6. Write A Vision
Once you have an idea about what you want to do, write a vision statement about it. Writing things down always makes them more real. So write a story about how you see yourself in your career, the specific work you are doing, your income, your surroundings, the location of the job, and the type of people with whom you work. Post it where you will see it every day. Read it over and over.
7. Make a Plan
Now it's time for strategy. How are you going to get there? Will it involve interviewing, updating a resume, making calls, financial planning or saving money, getting a business license? Again, make a list of what you need to do to get the ball rolling. Taking action will make you feel safer about the change and more enthusiastic about your vision materializing.
8. Depend on the Kindness of Strangers
Ask for help and support. This is a big change, and it takes courage and accountability. Hire a career coach, go to a counselor, find a mentor or friend to bounce things around with. It's so easy to stay stuck in the same place because it's safe and secure. Once you have the momentum to do the work to find what you love, don't let fear or inertia undermine that. Stay the course. It is so worth it!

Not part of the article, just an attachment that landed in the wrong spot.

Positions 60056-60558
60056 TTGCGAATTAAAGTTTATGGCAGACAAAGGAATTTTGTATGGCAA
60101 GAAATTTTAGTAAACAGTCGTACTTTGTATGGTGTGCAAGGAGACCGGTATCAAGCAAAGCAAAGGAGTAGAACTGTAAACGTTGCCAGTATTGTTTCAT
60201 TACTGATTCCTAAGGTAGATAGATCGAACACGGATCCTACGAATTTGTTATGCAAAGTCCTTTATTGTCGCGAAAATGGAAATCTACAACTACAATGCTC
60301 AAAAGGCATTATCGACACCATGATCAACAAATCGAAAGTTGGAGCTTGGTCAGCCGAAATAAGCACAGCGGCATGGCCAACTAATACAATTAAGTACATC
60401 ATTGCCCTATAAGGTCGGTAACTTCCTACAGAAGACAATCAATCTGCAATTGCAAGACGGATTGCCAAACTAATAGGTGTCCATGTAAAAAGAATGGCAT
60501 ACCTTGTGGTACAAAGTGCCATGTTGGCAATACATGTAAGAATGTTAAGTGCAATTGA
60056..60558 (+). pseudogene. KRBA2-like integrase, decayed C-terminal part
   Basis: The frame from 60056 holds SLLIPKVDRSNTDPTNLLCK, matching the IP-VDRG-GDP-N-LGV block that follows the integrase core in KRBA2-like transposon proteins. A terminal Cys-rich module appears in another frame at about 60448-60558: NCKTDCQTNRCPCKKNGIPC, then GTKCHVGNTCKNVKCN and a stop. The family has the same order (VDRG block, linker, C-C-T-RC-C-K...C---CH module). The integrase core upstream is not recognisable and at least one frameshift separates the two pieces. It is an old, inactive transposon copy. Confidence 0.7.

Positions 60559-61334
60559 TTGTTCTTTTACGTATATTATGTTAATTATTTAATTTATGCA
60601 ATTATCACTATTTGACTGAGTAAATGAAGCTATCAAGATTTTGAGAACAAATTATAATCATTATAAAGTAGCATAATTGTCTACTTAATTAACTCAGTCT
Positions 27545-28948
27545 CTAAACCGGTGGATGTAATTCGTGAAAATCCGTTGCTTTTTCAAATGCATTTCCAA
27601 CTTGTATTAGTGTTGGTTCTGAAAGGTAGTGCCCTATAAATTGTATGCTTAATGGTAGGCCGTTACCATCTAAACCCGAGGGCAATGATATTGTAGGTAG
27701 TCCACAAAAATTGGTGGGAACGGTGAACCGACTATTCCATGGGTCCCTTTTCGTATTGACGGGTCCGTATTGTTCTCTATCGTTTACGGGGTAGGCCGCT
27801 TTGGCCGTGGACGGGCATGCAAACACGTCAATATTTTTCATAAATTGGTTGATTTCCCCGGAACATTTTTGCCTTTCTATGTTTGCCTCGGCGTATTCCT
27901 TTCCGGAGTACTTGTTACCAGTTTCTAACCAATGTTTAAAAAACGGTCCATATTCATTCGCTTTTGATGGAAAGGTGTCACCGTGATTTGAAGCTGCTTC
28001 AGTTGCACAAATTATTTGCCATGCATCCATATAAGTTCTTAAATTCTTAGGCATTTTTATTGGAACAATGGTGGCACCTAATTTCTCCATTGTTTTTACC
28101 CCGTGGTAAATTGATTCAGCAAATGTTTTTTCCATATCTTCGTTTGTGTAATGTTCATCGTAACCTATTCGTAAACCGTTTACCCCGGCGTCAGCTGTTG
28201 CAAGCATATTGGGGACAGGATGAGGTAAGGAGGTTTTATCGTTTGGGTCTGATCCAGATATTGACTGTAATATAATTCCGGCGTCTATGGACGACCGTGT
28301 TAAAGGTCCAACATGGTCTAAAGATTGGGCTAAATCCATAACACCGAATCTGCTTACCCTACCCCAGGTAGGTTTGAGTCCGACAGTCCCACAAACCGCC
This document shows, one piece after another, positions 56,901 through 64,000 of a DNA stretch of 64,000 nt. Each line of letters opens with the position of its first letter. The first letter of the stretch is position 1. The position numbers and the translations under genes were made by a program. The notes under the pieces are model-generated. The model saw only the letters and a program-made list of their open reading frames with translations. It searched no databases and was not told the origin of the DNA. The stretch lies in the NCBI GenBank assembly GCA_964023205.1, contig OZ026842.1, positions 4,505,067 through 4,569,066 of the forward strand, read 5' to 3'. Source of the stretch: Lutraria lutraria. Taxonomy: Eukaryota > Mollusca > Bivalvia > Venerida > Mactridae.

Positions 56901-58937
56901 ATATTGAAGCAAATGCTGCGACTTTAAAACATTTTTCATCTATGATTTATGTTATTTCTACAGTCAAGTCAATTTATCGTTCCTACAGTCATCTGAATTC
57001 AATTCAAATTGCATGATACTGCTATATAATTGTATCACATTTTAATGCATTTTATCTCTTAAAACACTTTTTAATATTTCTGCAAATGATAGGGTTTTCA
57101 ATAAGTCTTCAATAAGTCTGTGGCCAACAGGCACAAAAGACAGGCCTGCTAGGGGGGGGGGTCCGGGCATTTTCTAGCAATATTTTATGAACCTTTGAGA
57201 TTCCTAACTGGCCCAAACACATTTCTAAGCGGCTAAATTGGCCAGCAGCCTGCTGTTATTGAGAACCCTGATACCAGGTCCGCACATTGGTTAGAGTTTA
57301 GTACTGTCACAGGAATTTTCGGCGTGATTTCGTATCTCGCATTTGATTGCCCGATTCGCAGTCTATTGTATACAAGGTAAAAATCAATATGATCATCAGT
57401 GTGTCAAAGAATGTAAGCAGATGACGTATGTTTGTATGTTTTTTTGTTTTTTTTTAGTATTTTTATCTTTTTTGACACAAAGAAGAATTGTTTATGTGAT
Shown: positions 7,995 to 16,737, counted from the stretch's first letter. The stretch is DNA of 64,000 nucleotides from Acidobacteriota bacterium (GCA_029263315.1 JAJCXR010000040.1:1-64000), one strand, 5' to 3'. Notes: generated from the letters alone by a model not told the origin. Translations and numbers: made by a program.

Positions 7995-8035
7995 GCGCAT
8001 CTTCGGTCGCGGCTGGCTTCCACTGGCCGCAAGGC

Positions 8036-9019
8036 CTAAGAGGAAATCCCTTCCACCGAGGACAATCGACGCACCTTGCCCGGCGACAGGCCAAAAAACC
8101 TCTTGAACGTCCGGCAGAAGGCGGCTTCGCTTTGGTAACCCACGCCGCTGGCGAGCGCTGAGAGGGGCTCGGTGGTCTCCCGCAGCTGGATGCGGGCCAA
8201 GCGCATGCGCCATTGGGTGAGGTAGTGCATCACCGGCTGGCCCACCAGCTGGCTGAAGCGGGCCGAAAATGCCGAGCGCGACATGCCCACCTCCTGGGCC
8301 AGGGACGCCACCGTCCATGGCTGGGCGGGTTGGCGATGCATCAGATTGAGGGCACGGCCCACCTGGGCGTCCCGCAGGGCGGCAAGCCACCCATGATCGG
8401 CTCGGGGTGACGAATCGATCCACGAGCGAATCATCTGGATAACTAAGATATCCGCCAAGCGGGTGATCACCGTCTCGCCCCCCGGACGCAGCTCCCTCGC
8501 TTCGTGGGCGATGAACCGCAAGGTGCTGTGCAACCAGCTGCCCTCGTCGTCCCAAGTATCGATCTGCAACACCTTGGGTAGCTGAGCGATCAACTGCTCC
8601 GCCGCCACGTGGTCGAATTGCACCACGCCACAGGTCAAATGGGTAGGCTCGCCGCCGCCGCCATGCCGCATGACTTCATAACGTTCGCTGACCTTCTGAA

Saturday, January 16, 2010
Books have come to my rescue my entire life. Growing up in an appropriately dysfunctional Southern family, books were an escape and my introduction into life outside of my youthful inexperience and weirdo family life. Books were little packages of entertainment, both cheap and easily available, that lasted for weeks. They were friends when real friends weren't available. They curled up with you at night like a lovable cat, purring for your attention.
As I got older, books came to my rescue in more profound ways. They became therapists, spiritual advisors, historians, professors, and coaches. Some books have made such an impact on me that I would be remiss not to share them with you. So here are ten books that I hope will come to your rescue:
1. Shift Your Mind, Shift The World, by Steve Chandler